A child changes everything - or does it?

A child changes everything – or does it?

When I turned 40 two really significant things happened: 

First, my husband of two years and I decided that it was time to expand our family. Up until that point we both had been open to having children, but none of us was ready to truly commit to parenthood. But now that I had entered my 40s (hello age-related decision-making), it felt like the right time to make a monumental change: we ditched all contraceptives and expected the little one to arrive within the year (it’s still mindboggling to me how naïve we were - it took over four years).

With this decision, the possibility of motherhood became so much more real.

And all of a sudden, motherhood also became a real...threat.

What if all the people who say that “a child changes e.v.e.r.y.t.h.i.n.g” were right?

What if the life I had crafted until that point would crumble like last year’s Christmas cake (that we forgot in the pantry) and everything I had worked so hard for – like my career, my identity as a strong and independent woman and my thirst for travel and adventure – would come to a screeching halt?

With the decision of wanting to become a mom, a time of schizophrenia set in for me: I would oscillate between phantasies of snuggling my baby and carrying the little munchkin in a Moby wrap around town, and the much darker phantasies of being stuck at home with an infant, of becoming an unhappy mother because I had to give up my freedom to leave my husband and dog for a few days and travel somewhere for fun every two months or so.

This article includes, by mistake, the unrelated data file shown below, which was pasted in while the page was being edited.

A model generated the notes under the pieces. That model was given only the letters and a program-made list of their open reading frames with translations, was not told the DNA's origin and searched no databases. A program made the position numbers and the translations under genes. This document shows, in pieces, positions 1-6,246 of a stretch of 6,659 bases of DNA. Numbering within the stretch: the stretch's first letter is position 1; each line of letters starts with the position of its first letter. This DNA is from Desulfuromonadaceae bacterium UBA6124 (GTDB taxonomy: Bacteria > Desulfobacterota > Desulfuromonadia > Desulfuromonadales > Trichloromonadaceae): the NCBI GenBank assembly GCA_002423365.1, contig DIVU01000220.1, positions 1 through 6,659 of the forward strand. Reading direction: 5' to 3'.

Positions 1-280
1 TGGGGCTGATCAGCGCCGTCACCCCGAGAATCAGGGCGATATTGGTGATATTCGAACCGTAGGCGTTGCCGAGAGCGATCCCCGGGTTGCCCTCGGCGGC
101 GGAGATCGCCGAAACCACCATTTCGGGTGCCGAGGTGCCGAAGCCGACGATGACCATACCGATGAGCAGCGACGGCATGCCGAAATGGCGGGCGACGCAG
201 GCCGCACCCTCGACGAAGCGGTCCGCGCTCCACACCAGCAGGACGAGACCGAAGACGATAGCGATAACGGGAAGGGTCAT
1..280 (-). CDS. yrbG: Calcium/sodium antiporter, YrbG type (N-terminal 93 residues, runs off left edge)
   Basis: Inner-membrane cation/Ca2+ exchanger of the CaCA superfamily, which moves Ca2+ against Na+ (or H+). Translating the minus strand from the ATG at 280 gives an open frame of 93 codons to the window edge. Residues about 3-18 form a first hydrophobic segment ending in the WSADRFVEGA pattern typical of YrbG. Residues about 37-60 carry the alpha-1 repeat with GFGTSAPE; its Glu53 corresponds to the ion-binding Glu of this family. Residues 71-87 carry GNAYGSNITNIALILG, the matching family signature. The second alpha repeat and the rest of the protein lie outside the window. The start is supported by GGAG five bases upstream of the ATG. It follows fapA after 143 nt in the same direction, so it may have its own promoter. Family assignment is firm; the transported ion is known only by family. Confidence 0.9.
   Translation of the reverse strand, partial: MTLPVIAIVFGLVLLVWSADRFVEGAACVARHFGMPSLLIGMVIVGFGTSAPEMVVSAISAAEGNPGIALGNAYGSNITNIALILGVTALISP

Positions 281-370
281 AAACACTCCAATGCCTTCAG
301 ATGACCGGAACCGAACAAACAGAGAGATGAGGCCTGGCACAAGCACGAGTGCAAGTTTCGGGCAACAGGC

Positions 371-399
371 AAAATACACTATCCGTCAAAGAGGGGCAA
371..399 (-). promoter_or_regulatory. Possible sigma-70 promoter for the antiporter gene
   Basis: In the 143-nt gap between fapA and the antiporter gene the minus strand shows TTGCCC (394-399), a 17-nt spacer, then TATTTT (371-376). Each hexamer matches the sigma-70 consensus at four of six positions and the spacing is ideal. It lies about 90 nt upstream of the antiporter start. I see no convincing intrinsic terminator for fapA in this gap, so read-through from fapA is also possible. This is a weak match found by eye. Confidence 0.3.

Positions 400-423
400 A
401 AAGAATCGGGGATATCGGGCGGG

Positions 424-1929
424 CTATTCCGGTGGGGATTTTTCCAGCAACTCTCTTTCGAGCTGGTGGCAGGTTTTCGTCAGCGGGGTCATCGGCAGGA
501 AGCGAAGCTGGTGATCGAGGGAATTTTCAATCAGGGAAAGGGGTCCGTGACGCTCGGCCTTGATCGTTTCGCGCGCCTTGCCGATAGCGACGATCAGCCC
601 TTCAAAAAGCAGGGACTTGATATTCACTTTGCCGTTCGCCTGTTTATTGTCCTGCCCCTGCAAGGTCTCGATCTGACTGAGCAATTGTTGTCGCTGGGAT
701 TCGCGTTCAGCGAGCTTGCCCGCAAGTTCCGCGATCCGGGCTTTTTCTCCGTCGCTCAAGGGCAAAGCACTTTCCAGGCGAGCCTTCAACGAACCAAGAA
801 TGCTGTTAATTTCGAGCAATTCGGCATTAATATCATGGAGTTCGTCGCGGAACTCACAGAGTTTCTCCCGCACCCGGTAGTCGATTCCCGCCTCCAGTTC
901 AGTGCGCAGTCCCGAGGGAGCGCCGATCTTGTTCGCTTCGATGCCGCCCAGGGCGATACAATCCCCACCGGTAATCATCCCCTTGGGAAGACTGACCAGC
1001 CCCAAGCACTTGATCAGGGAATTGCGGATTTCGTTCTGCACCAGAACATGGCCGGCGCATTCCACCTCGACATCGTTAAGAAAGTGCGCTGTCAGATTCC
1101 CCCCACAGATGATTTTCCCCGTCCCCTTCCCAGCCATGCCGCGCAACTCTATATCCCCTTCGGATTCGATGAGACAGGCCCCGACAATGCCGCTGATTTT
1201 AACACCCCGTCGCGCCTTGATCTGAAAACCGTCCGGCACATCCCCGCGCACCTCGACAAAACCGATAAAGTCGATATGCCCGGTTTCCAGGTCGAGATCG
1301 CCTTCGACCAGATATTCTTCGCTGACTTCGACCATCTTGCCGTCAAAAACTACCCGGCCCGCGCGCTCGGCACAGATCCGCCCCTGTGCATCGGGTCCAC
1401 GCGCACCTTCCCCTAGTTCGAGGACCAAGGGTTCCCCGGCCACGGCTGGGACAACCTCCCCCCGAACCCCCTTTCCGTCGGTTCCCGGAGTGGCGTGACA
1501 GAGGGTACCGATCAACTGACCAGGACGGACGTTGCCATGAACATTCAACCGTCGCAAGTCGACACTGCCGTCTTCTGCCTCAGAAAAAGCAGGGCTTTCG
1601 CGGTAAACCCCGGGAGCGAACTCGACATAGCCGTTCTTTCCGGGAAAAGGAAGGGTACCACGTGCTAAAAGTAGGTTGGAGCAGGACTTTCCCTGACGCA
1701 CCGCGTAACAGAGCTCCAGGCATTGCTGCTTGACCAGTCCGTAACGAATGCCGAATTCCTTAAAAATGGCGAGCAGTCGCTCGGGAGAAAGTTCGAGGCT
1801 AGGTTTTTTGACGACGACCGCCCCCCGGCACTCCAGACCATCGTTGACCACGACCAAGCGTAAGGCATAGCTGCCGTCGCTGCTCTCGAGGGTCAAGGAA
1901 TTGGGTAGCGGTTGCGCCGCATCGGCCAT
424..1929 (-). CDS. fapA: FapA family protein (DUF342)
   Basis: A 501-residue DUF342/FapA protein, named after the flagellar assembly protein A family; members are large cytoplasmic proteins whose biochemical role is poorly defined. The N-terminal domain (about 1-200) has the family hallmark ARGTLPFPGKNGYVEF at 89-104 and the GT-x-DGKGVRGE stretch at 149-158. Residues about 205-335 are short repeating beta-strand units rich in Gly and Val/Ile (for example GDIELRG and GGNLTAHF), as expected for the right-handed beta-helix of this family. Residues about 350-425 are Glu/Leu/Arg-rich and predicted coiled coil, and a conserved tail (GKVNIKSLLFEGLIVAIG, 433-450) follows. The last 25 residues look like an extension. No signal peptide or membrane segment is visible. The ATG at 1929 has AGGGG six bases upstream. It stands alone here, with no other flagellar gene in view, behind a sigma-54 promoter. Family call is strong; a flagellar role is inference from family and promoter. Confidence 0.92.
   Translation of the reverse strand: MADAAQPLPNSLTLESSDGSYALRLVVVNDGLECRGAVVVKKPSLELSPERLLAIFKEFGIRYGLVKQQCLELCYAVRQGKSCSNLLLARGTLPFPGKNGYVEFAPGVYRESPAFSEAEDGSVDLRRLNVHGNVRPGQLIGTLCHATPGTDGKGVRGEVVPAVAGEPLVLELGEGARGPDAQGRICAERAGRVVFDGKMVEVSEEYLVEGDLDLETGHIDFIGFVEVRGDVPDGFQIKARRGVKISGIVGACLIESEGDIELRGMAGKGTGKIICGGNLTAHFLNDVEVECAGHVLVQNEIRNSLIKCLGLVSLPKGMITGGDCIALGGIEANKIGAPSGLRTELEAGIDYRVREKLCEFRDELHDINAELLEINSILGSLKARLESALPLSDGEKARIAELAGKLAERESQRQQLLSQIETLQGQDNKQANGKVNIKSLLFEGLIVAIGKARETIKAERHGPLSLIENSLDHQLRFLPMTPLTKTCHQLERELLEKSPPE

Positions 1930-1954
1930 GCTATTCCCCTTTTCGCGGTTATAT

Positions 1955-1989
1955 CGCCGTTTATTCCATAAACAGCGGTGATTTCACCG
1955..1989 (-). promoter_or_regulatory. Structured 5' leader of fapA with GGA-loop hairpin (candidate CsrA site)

Even though I would outwardly say “Yes, we want to have children” I would inwardly come up with a myriad of reasons why this actually may not be such a good idea after all.

The contradictory thoughts were driving me mad. It was like having one foot on the gas pedal, and the other one on the break.

Maybe you can relate?

In all the years of coaching, I’ve never met a woman who had no doubts or fears about motherhood. None.

Sure, granted, my fears of motherhood were uniquely mine, but I can guarantee you, any woman who has lived a life beyond her early 20s, has asked herself questions like “Will I be a good mom or repeat my parent’s mistakes?”, “Will I be able to still pursue my passion?”, “How can I have a career AND a baby?”,  “Will my relationship with my partner suffer?” (at our age we all know that having a baby to fix an already shaky relationship never works), or “How can I be the primary breadwinner AND a good mom?” or “Will I have to give up XYZ for motherhood?”